10 things you never knew about IoT
IoT is changing our world and revolutionizing the way we do things. you may think that you’re well-versed in all things IoT, but there are always some surprises in store for us! In this article we look at 10 facts about IoT you probably didn’t know, to keep yourself up-to-date with the latest happenings in the field of IoT. Let’s dive right in!
1. Sensor-enabled toys existed before 2001
It was the year 2001 when MGA Entertainment introduced a line of toys called FurReal Friends. The idea behind these toys, which have since been discontinued, was that they would interact with their owner in an emotional way, depending on how they were being treated by the owner. It detects whether or not the child hugging it, or if they were being tickled and laughed accordingly. This idea of a toy being able to sense its surroundings did not start in 2001 though.
There were many other companies trying out this concept before then. For example, in 1993 Tiger Electronics released a toy named Chatter Phone. Chatter Phone was made up of two parts: one part is the phone handset, and the other is the handset that plugs into it. When plugged into each other, both parts can communicate wirelessly with each other so that there is no need for long-distance phone cords between them!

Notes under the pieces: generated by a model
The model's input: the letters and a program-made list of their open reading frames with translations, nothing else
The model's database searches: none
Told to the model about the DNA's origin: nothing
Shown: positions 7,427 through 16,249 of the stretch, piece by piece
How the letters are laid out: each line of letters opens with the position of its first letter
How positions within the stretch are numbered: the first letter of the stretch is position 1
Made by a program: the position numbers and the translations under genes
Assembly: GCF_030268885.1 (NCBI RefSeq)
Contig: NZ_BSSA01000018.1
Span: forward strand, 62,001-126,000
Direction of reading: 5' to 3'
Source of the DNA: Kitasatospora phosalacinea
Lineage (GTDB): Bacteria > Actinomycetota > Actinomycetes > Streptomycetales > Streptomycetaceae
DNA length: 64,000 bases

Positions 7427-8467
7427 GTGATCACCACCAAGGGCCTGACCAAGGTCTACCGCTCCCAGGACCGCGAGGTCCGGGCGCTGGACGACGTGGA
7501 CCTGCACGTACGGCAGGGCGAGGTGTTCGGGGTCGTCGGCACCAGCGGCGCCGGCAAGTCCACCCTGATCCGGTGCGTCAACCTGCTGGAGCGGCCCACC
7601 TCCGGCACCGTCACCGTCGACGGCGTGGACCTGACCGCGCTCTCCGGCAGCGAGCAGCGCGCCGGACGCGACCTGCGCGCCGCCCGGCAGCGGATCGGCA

2. Did you know 90% of IoTs are invisible?
- 90% of IoTs are invisible.
- There are over 12 billion devices that have been connected to the internet, with an expectation of 50 billion by 2020.
- More than 4 million new devices are being added every day and 75% of these will be in homes or businesses and not industrial applications. These sensors range from retail store shelves to traffic signals, to home appliances. The Internet of Things has created a massive revolution that is altering all aspects of our lives and transforming how we live on a daily basis.
10 things you never knew about IoT Technology
3. The first commercial use case was in 1971
It is estimated that by the year 2020, 50 billion devices connects to the internet worldwide. Currently, there are around 15 billion with projected growth of 4% per year and forecasted growth of 6% per year by 2020. The first commercial use case for IoT was in 1971 when an engineer at General Electric monitored industrial turbines in a power plant located over 2000 miles away via sensors embedded in them. This helped him detect problems and maintain equipment at the facility before they become costly disasters.
4. Billions of devices will connect in 2030, according to Gartner
Gartner estimates that by 2020, there will be 20.8 billion IoT devices and connections. The number is predicted to grow to 25 billion in 2025 and 30.7 billion in 2030. But what are these devices? We’re going to take a look at some of the most popular connected gadgets out there now. These numbers might sound like sci-fi, but they don’t feel so far away when you’re using an iPhone or Google Home with your smartwatch on your wrist.
As a relatively new technology, it’s often difficult to predict how quickly IoT will develop and how it might impact other technologies. However, we can be sure that IoT won’t replace mobile apps, just better connect them.
5. Did you also know that cars will be using IoTs too?